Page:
All Rights Reserved
People become hospice volunteers for many reasons. For some, volunteering is a form of gratitude for the help they received when a loved one was ill, and others volunteer as a way of making a difference in their community. Hospice volunteers are an essential part of the hospice care team as their support and care can make a difference in dying patients’ and their families’ lives.
Hospice patients and families usually perceive volunteers as regular members of their local community because that is what they are. They provide the patient and their family with a feeling of normality while providing both emotional and physical assistance, connecting with the patient and their family on a personal level. Since they can spend an extended amount of time with patients, volunteers can give the hospice care team valuable insight into the progression of the patient and level of comfort.
As patients progress in their final days, it can become harder to do certain tasks. Therefore, hospice volunteers are an integral part of the hospice team. They provide support and comfort to patients and families during these tough times. Hospice volunteers provide the following to patients and families:
Hospice patients are in the final stages of their life. Some may not have family members to rely on, so you may be the only person they can talk to. Hospice volunteers provide companionship to patients with activities such as reading, taking walks, or providing their friendship by just being present for the patient.
Hospice volunteers can provide holistic therapies with the patient, such as music therapy, singing, meditation, light massage, or even bird watching.
You are there to make the patient’s last days as comfortable as possible. Hospice volunteers can run light errands for the patient, including food shopping, walking a dog, watering plants, or even light housekeeping.
Hospice volunteers offer emotional, spiritual, and social support to the patient. Many times, patients may not have anyone to talk to about their life. As a hospice volunteer, you offer a listening ear for the patient to review the life they have lived.
Some patients are not able to prepare meals due to health status, so hospice volunteers can assist with light meal preparation. Additionally, they may help with feeding the patient if the patient is unable to feed themselves.
The families of hospice patients often care for the patient on a 24-hr basis, 7-days a week, and are usually very tired. Hospice volunteers help provide the family with a much-needed break from caregiving duties and help care for the patient. The help can be in doing light household cleaning, running errands, or direct patient care. They help serve as a way for the family to rest.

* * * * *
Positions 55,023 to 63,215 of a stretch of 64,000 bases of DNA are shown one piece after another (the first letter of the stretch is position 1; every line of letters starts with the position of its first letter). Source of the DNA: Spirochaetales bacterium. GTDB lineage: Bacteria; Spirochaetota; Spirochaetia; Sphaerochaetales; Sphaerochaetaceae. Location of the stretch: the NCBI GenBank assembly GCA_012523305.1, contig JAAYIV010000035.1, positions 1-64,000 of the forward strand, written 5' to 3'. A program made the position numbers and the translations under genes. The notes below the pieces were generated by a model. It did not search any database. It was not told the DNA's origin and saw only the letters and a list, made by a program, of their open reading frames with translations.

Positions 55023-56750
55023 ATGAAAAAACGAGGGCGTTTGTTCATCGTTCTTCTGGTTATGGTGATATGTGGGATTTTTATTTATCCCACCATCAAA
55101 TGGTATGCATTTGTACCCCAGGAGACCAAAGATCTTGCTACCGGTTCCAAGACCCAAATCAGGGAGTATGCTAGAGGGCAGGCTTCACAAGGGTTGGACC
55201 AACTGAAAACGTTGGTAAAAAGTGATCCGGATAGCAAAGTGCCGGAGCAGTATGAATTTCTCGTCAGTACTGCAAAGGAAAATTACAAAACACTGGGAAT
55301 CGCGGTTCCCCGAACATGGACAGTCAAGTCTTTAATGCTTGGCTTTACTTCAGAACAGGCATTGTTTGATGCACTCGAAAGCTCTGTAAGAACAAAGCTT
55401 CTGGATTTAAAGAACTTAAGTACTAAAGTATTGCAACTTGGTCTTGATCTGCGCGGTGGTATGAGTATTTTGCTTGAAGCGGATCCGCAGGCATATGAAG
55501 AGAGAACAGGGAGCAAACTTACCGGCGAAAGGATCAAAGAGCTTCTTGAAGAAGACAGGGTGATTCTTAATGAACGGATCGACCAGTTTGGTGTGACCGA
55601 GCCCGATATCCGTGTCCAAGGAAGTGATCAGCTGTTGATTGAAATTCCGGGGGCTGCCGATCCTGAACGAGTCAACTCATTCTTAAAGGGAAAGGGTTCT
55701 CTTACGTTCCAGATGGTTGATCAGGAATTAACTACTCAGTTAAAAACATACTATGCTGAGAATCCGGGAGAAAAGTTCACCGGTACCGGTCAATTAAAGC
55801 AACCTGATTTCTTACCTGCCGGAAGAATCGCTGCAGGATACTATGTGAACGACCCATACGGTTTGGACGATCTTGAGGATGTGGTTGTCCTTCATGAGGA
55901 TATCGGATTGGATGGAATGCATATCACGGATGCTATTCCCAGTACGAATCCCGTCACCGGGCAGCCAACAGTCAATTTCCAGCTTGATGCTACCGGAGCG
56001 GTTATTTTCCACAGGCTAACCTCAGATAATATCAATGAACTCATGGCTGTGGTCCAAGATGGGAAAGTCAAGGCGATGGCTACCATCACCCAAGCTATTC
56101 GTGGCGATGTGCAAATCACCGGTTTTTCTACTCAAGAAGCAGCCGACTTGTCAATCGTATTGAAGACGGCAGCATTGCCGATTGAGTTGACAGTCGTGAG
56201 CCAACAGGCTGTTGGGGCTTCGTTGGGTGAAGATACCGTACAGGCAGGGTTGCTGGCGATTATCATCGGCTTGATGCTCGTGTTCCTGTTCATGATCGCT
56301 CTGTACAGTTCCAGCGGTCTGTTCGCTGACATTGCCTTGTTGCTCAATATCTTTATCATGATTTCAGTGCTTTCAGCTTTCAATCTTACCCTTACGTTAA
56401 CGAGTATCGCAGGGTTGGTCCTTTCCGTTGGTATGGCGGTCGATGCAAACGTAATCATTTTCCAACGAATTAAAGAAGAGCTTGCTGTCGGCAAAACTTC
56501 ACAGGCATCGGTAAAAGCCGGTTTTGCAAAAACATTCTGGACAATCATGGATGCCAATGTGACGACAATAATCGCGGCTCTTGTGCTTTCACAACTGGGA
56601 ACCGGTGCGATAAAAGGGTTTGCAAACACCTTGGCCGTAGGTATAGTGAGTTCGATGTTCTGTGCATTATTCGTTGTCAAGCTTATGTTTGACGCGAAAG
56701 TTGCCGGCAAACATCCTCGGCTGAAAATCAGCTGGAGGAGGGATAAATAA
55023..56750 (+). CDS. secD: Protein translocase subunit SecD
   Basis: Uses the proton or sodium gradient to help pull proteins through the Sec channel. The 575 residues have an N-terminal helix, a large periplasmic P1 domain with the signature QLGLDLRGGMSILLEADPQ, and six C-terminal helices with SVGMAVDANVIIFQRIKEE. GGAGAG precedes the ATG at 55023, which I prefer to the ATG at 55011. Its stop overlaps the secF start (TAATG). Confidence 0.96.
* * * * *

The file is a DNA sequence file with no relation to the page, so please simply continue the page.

Volunteers who work directly with patients and families must complete hospice training before becoming a volunteer. This training is important because caring for dying patients can become an emotional and exhausting process. The training includes:
Becoming a hospice volunteer comes from the genuine desire to provide peace, comfort, and care to patients and their families during the end of life. Understanding the impact that you will make in the patient’s lives during these last moments can guide you to know how to care for them. The patient and their family will be grateful to count on someone to help them during these difficult times.
As you care for these patients, you may develop an emotional connection to patients and their families. As a result, it is important to maintain professionalism while caring for patients.
Hospice volunteers will have a good understanding of the end-of-life process as you will serve as their companion during those final days. How to cope with grief is an essential component of becoming a hospice volunteer.
Hospice volunteers must understand the importance of always maintaining the patient’s privacy and confidentiality.
When helping patients during the last stages of their life, there are qualities that a hospice volunteer needs to have when caring for hospice patients. Hospice volunteers possess qualities that include:
Hospice volunteers have supportive listening and conversation skills. Many hospice patients will speak about their life, family, regrets, and accomplishments. This is a sensitive time for these patients, and many just want a listening ear.
There is an opportunity to learn and help hospice patients transition to finding peace. Therefore, as a volunteer, you should have a good understanding and acceptance of death and dying to control your emotions.
Boundaries help provide the safest care possible in the therapeutic relationship between the hospice volunteer, patient, and family. Having these boundaries may make it easier to detach from the patient and family once the patient is deceased. Therefore, understanding the physical and emotional limits of the relationship between the patient and the hospice volunteer is essential.
Any individual who would like to volunteer is welcome to apply. The application process will require a background check, complete the orientation and training sessions, and a valid driver’s license.